E 0198 COVE

The word " cove " is of Germanic origin .

H 0414 ה ב ח , א ב ח

Concept of root : hiding oneself

Hebrew word

pronunciation

English meanings

א ב ח ;

א ב ח ;

ה ב ח

ghibb;

ghubb;

ghav

to hide ;

he was hidden ;

to hide oneself

Related English words

cove

Comparison between European words and Hebrew

Languages

Words

Pronunciation

English meanings

Similarity in roots

Hebrew

א ב ח

א ב ח

ה ב ח

ghibb;

ghubb;

ghav

to hide;

he was hidden;

to
hide oneself

gh . b .

Latin

cubare

cubare

to lay (also in hiding )

c . b .

Italian

covo

covo

hidingplace

c . v

English

cove

cove

c . v

 

 

Proto-Semitic *GHAB'À --- *KOF- Proto-Germanic

 

 

It is difficult to establish a clear similarity in sound and meaning in this case and doubts about the possibility of a common origin are present.

 

The basic message of the Latin root seems to be more that of being in a lying or crouching position than that of indicating the objective why such a position is chosen. On the other hand derived words, as "cubile " for "lair , hiding place " shift some more towards the Hebrew root.

 

Latin has another verb, "cumbere" for " to lay down " . This was less common , but it is still found in for example English " incumbent ". "Cubare" also has left its traces , as in "concubine" .

 

On the Hebrew side, there is no real indication for this root more near the concept of "lying down " . This does not exclude the common origin , but it means that in Hebrew the root has travelled a road of specialization, from the action towards this special reason of that action. This is not so odd if one considers that also Italian " covo " has gone far in that direction. The Italian verb "covare " has also followed another road to specialization, meaning " to brood", both litterally and figuratively.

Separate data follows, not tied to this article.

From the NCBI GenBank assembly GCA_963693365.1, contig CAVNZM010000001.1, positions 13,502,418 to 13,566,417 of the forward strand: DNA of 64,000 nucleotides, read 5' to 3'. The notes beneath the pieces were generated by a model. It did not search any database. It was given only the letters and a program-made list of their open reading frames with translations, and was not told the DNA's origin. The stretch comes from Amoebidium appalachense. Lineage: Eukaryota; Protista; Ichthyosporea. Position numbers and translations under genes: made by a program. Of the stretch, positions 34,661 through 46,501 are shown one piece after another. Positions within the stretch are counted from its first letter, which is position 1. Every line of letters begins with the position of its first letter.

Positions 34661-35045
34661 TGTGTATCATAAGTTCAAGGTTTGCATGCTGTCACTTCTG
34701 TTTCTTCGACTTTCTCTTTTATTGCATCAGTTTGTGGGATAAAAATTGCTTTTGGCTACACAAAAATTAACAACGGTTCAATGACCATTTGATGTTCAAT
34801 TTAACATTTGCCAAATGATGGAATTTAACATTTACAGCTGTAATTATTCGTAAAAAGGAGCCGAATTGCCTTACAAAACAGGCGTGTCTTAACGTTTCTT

Note:
  • Proto-Semitic. Both three consonant roots were present in Biblical Hebrew. The one with final Aleph is seen in various composed verbs, like the quoted form "ghubb", though not specifically found in the quoted form "ghibb" .

     

    This root is found in Aramaic "ח ב א, ghaw' = he hid" . Amorite used the same root , as does Arabic in "ghabā" and Ethiopian in "ghaba'", all with the same meaning. The version with Aleph was probably present in Proto-Semitic : "*ח ב א, GH B Aleph". The change of the pronunciation of the third consonant " B " into " V " hardly could have begun in Proto-Semitic, as the " B " is still present in several languages, such as Ethiopian, Arabic and Syriac.

 

Note:
  • Proto-Germanic. The English word "cove" has been preceded by Old English "cofa = cove, cave, den". In Old Norse we find "kofi = cove, cabin". Proto-Germanic may have had a form "*K O F-". But these words can be found in entry E 0182 (Hebrew 0749), and the relation still has to be established.

 

Note:
  • Greek uses a word that is considered related to "cove" in "γ υ π η , gp, that means both a vulture's nest and a animal's hiding place underground. Confusing is the fact that a " γ υ ψ , gps is a "vulture". Therefore we have to leave these words out of our comparison.

 

Note:
  • Indo-European. With the Greek contribution uncertain and no further information available, we have to stick to the comparison between Semitic and Germanic, as often is the case.

 

 

 

 

 
Created: Tuesday 6 November 2007 at 22.30.54 Updated: 23/01/2013 at 18.49.31